# Why is the frequency domain representation of an integrator 1/s?

I am taking a linear systems and signals course and we are currently looking at system transfer function realization. The textbook states the following,

A transfer function $H(s)$ can be realized by using integrators or differentiators along with adders and multipliers. We avoid use of differentiators for practical reasons discussed in Sections 2.1. Hence, in our implementation, we shall use integrators along with scalar multipliers and adders. We are already familiar with representation of all these elements except the integrator. The integrator can be represented by a box with integral sign (time domain representation) or by a box with a transfer function $\frac{1}{s}$ (frequency domain representation).

I'm not entirely sure i understand why $\frac{1}{s}$ is the frequency domain representation for an integrator. When i hear the word integrator i'm thinking 'integration, finding the area underneath the curve, summing of areas...'. Could anyone explain to me why $\frac{1}{s}$ represents integration? I am not seeing the link.

• the key for understanding this is understanding the Laplace transform (and its inverse)
– Curd
Commented Oct 11, 2017 at 12:13
• If you integrate a unit impulse, $\delta(t)$, which has LT $\Delta (s)=1$, you get a unit step with LT, $H(s)=\frac{1}{s}$. Hence the TF of the integrator is $\frac {1}{s}$.
– Chu
Commented Oct 11, 2017 at 16:43
• Can you see that a multiplication with $s$ is a derivation in time domain? Commented Oct 12, 2017 at 18:19

From a mathematical view, the effect of differentiation in the Laplace Domain is just multiplication by s right? So the inverse operation of integration should have the inverse of s in the Laplace Domain, or 1/s.

Intuitively you could think of integration as having a low-pass or averaging effect which has a 1/s type frequency response.

The integrator is part of the proportional-integral-derivative or PID block you can find in a control system. As highlighted in the above replies, the integrator "integrates" or accumulates the error over time. The error corresponds to the deviation between the target value and what the system delivers. In theory, as long as the error is present, the integrator output increases until the system corrects the deviation and cancels the static error. The below sketch shows the principle in action:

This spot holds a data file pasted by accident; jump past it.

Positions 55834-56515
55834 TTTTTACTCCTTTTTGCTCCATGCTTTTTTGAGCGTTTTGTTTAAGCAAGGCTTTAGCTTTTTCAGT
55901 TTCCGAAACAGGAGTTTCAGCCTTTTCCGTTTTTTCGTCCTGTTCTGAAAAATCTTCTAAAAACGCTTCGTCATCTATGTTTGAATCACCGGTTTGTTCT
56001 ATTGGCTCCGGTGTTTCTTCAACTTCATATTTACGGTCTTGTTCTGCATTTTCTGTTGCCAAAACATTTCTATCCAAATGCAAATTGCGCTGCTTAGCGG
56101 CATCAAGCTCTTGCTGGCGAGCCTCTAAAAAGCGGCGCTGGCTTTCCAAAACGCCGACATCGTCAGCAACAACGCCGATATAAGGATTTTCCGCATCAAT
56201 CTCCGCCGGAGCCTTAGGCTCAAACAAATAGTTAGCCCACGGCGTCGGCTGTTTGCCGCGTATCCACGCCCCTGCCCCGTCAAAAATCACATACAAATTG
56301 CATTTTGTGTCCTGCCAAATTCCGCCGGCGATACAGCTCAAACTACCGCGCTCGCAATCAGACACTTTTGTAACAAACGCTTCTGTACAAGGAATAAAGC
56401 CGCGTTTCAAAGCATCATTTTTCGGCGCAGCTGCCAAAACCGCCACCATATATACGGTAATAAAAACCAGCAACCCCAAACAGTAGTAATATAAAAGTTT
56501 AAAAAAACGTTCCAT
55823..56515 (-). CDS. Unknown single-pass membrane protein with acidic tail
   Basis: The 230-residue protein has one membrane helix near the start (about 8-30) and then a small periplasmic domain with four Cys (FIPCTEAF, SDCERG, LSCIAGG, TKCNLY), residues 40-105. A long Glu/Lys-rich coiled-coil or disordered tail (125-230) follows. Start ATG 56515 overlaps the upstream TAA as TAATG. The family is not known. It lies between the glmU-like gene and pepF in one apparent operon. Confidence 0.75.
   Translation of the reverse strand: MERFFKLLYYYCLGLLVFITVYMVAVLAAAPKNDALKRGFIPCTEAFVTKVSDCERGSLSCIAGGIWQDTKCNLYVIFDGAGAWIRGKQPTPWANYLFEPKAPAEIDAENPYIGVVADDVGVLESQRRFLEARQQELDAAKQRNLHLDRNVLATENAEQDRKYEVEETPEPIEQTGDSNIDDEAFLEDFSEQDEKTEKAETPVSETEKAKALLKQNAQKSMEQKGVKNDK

Practically speaking, an integrator can be realized around an op am with a capacitor and a resistance. The transfer function of such a block is $$\H(s)=\frac{1}{s\tau}\$$ in which $$\\tau=R_1C_1\$$ if you consider the below circuit:

The division by $$\s\$$ confirms the integration and represents a so-called pole at the origin. The $$\\tau\$$ offers a means to adjust the magnitude crossover point, the frequency at which the magnitude is 1 or 0 dB. As pointed out in some of the replies, in dc, the gain is theoretically infinite and there is no static error in the control system. Practically speaking, however, the gain is limited by the op amp open-loop gain $$\A_{OL}\$$ which sets a low-frequency pole as illustrated below and determined in the book I published here. The magnitude in the left side exhibits a -1-slope or a 20-dB decay per decade. The phase lag in the right side is a permanent -270° or 90°. You will get more information on PIDs and their applications in switching converters here.

In the time domain 1/s (or integration) is finding the area under a curve or, by extension, providing a circuit that generates the product of the average input signal level and time period.

In the frequency domain, an integrator has the transfer function 1/s and relates to the fact that if you doubled the frequency of a sine input, the output amplitude would halve. At DC (s=0) the gain is infinite.

The Laplace transform of an integrator is 1/s. Hence whenever one sees a 1/s in a transform, its evidence of an integrator.

$$\mathcal{L} \left(\int_0^t f(\tau)\ d\tau\right) = \frac{F(s)}{s}$$